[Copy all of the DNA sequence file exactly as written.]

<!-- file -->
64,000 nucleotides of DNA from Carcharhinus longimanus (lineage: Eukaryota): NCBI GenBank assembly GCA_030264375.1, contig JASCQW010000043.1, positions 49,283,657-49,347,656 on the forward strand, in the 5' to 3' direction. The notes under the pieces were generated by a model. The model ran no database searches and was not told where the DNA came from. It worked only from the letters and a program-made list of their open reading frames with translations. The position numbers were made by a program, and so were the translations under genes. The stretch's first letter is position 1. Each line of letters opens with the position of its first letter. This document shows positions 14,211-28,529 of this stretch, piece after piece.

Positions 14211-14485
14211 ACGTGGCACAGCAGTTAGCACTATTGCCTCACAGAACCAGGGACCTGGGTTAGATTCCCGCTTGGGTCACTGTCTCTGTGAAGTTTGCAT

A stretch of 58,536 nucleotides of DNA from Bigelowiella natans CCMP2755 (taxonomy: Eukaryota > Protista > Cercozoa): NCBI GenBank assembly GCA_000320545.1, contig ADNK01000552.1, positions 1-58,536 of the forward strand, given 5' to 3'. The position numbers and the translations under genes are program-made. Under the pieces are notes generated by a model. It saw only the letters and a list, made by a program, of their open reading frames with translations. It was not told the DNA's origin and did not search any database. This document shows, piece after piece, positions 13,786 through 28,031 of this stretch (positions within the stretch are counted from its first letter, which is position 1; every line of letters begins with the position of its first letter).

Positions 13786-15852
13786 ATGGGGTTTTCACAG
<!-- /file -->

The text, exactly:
64,000 nucleotides of DNA from Carcharhinus longimanus (lineage: Eukaryota): NCBI GenBank assembly GCA_030264375.1, contig JASCQW010000043.1, positions 49,283,657-49,347,656 on the forward strand, in the 5' to 3' direction. The notes under the pieces were generated by a model. The model ran no database searches and was not told where the DNA came from. It worked only from the letters and a program-made list of their open reading frames with translations. The position numbers were made by a program, and so were the translations under genes. The stretch's first letter is position 1. Each line of letters opens with the position of its first letter. This document shows positions 14,211-28,529 of this stretch, piece after piece.

Positions 14211-14485
14211 ACGTGGCACAGCAGTTAGCACTATTGCCTCACAGAACCAGGGACCTGGGTTAGATTCCCGCTTGGGTCACTGTCTCTGTGAAGTTTGCAT

A stretch of 58,536 nucleotides of DNA from Bigelowiella natans CCMP2755 (taxonomy: Eukaryota > Protista > Cercozoa): NCBI GenBank assembly GCA_000320545.1, contig ADNK01000552.1, positions 1-58,536 of the forward strand, given 5' to 3'. The position numbers and the translations under genes are program-made. Under the pieces are notes generated by a model. It saw only the letters and a list, made by a program, of their open reading frames with translations. It was not told the DNA's origin and did not search any database. This document shows, piece after piece, positions 13,786 through 28,031 of this stretch (positions within the stretch are counted from its first letter, which is position 1; every line of letters begins with the position of its first letter).

Positions 13786-15852
13786 ATGGGGTTTTCACAG